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264 pages, Hardcover
First published March 23, 2014
More than the coming of the Sea Peoples in 1207 and 1177 BC, more than the series of earthquakes that rocked Greece and the Eastern Mediterranean during a fifty-year span from 1225 to 1175 BC, more than the drought and climate change that may have been ravaging these areas during this period, what we see are the results of a “perfect storm” that brought down the flourishing cultures and peoples of the Bronze Age—from Mycenaeams and Minoans to the Hittites, Assyrians, Kassites, Cypriots, Mitannians, Canaanites, and even Egyptians.So in other words, it was a perfect storm of various catastrophes that coincidentally occurred at about the same time that caused the fall of the Bronze Age.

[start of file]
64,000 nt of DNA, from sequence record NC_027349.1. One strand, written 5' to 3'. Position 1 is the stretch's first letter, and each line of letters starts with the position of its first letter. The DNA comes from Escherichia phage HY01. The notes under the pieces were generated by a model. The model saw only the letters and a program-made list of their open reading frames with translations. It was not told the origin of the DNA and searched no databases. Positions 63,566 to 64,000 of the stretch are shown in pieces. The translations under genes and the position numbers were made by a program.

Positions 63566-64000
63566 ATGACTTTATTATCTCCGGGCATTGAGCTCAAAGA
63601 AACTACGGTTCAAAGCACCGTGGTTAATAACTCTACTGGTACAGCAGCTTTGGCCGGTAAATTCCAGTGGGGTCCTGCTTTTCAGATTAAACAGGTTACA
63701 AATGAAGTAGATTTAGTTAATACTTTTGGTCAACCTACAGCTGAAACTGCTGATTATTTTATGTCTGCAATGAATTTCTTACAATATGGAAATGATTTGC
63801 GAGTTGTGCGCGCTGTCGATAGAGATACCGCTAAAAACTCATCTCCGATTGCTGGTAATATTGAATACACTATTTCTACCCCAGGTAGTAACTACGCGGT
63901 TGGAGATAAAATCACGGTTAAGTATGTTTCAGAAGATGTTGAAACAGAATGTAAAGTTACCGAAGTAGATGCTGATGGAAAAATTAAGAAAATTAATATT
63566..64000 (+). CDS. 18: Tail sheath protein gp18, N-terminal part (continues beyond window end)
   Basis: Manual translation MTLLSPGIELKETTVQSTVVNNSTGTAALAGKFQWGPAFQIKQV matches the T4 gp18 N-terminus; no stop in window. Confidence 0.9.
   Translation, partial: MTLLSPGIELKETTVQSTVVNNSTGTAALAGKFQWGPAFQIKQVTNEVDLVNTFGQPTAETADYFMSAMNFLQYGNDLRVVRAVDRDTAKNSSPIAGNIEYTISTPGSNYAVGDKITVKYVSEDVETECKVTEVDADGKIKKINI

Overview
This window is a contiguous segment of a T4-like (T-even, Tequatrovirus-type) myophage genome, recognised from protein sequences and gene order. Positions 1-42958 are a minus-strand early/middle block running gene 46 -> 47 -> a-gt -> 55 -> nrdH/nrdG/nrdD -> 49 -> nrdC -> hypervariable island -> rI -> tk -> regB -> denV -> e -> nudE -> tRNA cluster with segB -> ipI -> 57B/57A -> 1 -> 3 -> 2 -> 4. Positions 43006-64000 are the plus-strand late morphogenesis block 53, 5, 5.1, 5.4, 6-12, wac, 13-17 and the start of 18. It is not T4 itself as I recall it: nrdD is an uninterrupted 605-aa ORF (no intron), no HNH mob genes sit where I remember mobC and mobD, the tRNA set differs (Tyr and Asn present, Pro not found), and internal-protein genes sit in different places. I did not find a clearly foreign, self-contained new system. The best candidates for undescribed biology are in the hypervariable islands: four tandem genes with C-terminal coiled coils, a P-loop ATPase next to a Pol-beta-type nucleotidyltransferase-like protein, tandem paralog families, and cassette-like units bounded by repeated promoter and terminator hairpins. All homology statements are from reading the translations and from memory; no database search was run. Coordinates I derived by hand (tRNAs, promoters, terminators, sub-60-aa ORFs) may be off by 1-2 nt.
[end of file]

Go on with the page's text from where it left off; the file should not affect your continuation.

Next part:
In my opinion … none of these individual factors would have been cataclysmic enough on their own to bring down even one of these civilizations, let alone all of them. However, they could have combined to produce a scenario in which the repercussions of each factor were magnified, in what some scholars have called a “multiplier effect.” The failure of one part of the system might also have had a domino effect, leading to failures elsewhere. The ensuing “systems collapse” could have led to the disintegration of one society after another, in part because of the fragmentation of the global economy and the breakdown of the interconnections upon which each civilization was dependent.